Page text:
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Regular version of the site
Bachelor 2021/2022

Manipulation Techniques in Media

Type: Elective course (Journalism)
Area of studies: Journalism
Delivered by: Institute of Media
When: 4 year, 1 module
Mode of studies: offline
Open to: students of all HSE University campuses
Instructors: Tina Berezhnaya
Language: English
ECTS credits: 3
Contact hours: 38

Course Syllabus


The course looks into various aspects of public opinion manipulation and discovers the multiple techniques used by the media to that effect. The course will focus on psychology of individuals and groups, history of manipulative action, technological aspect of attention and opinion manipulation, philosophical and sociological theories of public opinion influence. The course looks at a number of cases with in-depth analysis of techniques used by the media and public response. The course is strongly recommended for: communication majors who seek profound understanding of influence mechanics and tools, ethics of public influence, and current scientific approaches to the issue; politics and social studies majors who want to expand their knowledge on the role of media in social process and public opinion. This course does NOT teach the methodology of manipulating public opinion, but looks into the social conditions, personal and societal psychology, and media framework that make manipulations possible.
Learning Objectives

Learning Objectives

  • Providing students with knowledge and analytical tools for deciphering manipulative actions and messages in media.
  • Developing critical approach to media consumption and production.
  • Providing knowledge of psychological aspects of manipulation and media consumption/interaction.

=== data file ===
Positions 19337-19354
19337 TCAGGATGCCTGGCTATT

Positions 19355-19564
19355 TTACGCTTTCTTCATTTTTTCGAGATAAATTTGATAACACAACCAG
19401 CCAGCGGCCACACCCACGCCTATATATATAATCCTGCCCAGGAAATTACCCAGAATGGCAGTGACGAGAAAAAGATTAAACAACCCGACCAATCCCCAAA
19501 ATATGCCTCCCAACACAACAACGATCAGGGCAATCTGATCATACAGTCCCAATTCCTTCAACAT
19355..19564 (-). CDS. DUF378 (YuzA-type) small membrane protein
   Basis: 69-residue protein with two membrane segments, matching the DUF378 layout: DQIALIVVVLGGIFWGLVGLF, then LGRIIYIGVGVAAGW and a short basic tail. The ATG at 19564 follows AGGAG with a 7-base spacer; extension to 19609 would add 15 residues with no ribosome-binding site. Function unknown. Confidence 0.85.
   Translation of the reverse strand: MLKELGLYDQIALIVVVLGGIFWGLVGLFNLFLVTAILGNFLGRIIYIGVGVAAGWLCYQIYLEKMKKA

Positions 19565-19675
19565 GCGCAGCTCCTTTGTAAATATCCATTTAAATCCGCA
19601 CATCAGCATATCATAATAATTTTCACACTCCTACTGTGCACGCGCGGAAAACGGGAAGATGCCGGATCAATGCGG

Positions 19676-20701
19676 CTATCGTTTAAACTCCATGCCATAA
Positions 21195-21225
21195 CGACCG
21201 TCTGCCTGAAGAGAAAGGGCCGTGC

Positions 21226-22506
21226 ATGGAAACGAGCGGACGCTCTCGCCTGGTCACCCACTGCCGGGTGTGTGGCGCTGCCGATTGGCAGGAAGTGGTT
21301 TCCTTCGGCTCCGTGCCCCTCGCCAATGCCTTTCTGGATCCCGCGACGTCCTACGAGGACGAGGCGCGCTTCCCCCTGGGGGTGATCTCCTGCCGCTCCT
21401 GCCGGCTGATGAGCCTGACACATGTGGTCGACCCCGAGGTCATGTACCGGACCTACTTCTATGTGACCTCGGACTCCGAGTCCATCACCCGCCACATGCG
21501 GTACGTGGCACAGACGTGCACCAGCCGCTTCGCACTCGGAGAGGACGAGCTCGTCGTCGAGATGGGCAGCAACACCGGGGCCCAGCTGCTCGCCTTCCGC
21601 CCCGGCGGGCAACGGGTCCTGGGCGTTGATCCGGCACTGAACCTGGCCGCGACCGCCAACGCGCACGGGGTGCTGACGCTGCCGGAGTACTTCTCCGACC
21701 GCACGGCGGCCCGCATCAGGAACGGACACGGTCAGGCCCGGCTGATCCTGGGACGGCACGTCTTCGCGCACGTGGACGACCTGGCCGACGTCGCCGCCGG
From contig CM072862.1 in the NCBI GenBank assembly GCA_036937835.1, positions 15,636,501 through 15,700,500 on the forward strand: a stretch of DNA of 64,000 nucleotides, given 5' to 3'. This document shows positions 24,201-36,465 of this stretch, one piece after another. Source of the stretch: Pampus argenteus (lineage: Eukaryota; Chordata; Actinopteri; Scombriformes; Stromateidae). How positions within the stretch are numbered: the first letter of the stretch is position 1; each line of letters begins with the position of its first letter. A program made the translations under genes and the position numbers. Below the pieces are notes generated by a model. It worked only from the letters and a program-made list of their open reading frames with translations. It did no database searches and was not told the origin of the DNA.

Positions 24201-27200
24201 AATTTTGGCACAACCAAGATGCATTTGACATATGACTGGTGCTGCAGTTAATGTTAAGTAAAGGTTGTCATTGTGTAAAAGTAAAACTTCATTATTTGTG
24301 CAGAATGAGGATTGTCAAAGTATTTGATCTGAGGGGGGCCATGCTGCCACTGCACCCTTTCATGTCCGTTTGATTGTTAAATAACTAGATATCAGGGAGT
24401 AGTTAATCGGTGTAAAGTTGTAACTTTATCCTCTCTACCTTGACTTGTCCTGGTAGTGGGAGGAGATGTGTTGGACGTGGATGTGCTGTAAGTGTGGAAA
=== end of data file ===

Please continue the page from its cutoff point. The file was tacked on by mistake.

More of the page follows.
• Developing ethical skills in media.
Expected Learning Outcomes

Expected Learning Outcomes

  • To be able to categorize manipulative action.
  • To be able to counter manipulative action.
  • To be able to critically assess media quality and objectivity.
  • To be able to deconstruct the mechanics of any given manipulative action or campaign.
  • To be able to define single manipulative actions and massive manipulative/propaganda campaigns in media.
  • To be able to define the aims of manipulation and the parties interested in manipulative action.
  • To be able to identify the lexicology of manipulation.
Course Contents

Course Contents

  • History of manipulation in the media. Terminology. Manipulation agents. Morality clause. “Instant” manipulation methods.
  • The Window of Opportunity (the Overton Window).
  • The Window of Opportunity - case analysis.
  • Priming as a short-term and a long-term method.
  • Priming analysis - case work.
  • Cognitive psychology basics, cognitive bias.
  • Misinformation, disinformation, and fakes. Fake news items in the media as a manipulative method.
  • Misinformation, disinformation, and fakes. Case studies.
  • Parasocial relationships (PSI/PSR). Influencers as manipulation actors.
  • Imposed opinion and methods of suggestion.
  • Influencer, imposed opinion, suggestion case analysis.
  • Manipulating the media: case studies.
  • Lexicology of manipulation.
  • Art and popular culture as manipulation framework.
  • Vocabulary analysis and art/popular culture assessment.
  • Information gatekeepers. Social media as gatekeepers. AI and robots in public opinion manipulation.
  • Manipulative design and dark patterns.
  • Case studies: manipulative design, censorship in gatekeeping, social media withholding or amplifying information.
  • The theory of cultural hegemony. Small deeds theory.
  • Cultural hegemony and small deeds cases and analysis.
  • Project presentations.
Assessment Elements

Assessment Elements

  • non-blocking Attendance
  • non-blocking Class/homework
  • non-blocking Final project
Interim Assessment

Interim Assessment

  • 2021/2022 1st module
    0.5 * Final project + 0.1 * Attendance + 0.4 * Class/homework


Recommended Core Bibliography

  • Benkler, Y., Faris, R., & Roberts, H. (2018). Network Propaganda : Manipulation, Disinformation, and Radicalization in American Politics. New York, NY: Oxford University Press. Retrieved from http://search.ebscohost.com/login.aspx?direct=true&site=eds-live&db=edsebk&AN=1894211

Recommended Additional Bibliography

  • Woolley, S., & Howard, P. N. (2019). Computational Propaganda : Political Parties, Politicians, and Political Manipulation on Social Media. New York, NY, United States of America: Oxford University Press. Retrieved from http://search.ebscohost.com/login.aspx?direct=true&site=eds-live&db=edsebk&AN=1904409